Recently, I posted the blog article “Association Content Strategy: Free or Fee?” The title might suggest an association's content strategy must be one or the other-free or fee. But for some associations, that may not be the best solution.

For many, a hybrid content solution may be the answer, combining the best of both free and fee-based online content strategies. If you look around, isn't our world full of hybrid solutions? From flowers, to cars, to golf clubs? In fact, most of these hybrid solutions are generally better than their original counterparts individually.

So in the world of online association content, how do you turn your educational content into a fully loaded hybrid content strategy to propel membership growth, satisfaction, and overall revenue for your organization? To start, let's review some of the typical content strategies associations use today.

3 Common Association Content Strategies

For many associations, content is usually available in one of the following ways:

Free Content: All content is free to members, nonmembers, and the general public.

Members-Only Content: Content is available only to members. No content is for sale, so nonmembers must join an organization in order to access content.

Member-Benefit Content: Content is discounted or free to members. Nonmembers and the general public can purchase content for a fee.

To leverage the value of association content, a content strategy should include a combination of all three strategies. The more diversified the content strategy, the greater the value to your organization and the entire content community.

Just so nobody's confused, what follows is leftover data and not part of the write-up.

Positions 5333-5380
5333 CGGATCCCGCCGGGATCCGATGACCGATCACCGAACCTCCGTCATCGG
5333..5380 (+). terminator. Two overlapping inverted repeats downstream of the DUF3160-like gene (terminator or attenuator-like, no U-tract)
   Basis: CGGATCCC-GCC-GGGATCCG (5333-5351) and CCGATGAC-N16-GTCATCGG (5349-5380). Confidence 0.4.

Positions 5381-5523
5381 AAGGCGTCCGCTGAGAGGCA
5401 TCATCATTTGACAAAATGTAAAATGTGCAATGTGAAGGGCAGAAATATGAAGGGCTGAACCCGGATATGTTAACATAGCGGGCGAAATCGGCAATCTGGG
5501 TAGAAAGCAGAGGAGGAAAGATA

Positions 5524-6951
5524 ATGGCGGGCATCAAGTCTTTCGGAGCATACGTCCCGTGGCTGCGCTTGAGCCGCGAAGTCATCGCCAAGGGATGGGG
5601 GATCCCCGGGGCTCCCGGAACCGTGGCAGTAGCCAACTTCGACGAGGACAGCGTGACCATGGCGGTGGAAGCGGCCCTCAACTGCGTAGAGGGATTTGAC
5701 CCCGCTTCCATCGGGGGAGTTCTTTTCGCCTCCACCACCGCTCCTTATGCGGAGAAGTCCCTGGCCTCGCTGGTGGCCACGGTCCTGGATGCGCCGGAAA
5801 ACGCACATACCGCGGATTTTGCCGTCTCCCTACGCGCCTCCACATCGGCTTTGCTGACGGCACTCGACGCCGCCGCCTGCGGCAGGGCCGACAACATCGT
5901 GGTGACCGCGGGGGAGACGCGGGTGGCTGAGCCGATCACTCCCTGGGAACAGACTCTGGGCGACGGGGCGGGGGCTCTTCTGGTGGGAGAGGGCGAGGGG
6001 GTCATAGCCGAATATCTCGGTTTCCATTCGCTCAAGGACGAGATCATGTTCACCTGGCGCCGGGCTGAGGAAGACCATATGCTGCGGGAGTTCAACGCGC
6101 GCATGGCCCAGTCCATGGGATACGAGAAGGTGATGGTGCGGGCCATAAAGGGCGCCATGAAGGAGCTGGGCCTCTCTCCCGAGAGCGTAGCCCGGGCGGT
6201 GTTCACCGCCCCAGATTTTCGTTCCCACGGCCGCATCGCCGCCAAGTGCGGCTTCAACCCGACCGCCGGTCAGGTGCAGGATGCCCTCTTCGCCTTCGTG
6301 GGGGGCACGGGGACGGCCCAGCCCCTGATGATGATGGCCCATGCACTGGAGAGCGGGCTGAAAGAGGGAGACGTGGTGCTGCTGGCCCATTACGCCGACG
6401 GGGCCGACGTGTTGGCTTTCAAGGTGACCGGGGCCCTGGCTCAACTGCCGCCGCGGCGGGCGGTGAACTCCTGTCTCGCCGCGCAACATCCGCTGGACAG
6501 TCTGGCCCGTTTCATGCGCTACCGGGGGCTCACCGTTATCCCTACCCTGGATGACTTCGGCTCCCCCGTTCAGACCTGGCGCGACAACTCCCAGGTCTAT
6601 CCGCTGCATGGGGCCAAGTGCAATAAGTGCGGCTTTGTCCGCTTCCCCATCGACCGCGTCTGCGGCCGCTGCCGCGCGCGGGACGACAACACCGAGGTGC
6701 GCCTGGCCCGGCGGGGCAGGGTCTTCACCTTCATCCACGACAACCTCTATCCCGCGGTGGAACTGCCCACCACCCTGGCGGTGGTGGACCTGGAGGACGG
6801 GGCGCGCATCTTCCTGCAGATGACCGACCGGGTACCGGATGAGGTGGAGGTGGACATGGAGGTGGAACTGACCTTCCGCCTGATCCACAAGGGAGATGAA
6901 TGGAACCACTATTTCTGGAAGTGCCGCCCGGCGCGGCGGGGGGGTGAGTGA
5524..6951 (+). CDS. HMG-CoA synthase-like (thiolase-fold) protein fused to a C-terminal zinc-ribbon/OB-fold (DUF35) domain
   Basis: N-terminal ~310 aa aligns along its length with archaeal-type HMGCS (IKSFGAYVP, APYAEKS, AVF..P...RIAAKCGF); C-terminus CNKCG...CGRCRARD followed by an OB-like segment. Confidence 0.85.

4 Ways to Develop a Strategy

Always provide some free content. No strings attached — just free content. Free content is a basic expectation of anyone surfing the Web. A few examples of what you can offer: An abstract or the first several pages of premium content, or access to older publications or proceedings content from the previous year.

Provide premium content available only to members. Members are an elite group. Provide some premium content that is offered only to members; either at a discounted fee or free as a membership value.

Provide premium content available only to attendees. Consider providing only conference attendees access to proceedings content for 90 days after your annual meeting. Then switch to a free-content or member-benefit model after the chosen time frame.

Provide content nonmembers can purchase. Whenever possible, allow nonmembers to purchase content. Not only is this a potential revenue source, but also an opportunity to gain a new member if you have good content. Providing free content can be tricky for some organizations, because premium content is not intended for public consumption for various reasons. In those cases, associations will need to be creative in order to produce some content that nonmembers can purchase.

Maybe now's a good time to schedule your own meeting to ask one simple question: “Is our current content strategy helping us reach our objectives?”

Dan Loomis is the director of product marketing publications at Omnipress, a company that provides big ideas for associations' education content. He has more than 20 years' experience serving associations and continuing educators. E-mail him at dloomis@omnipress.com.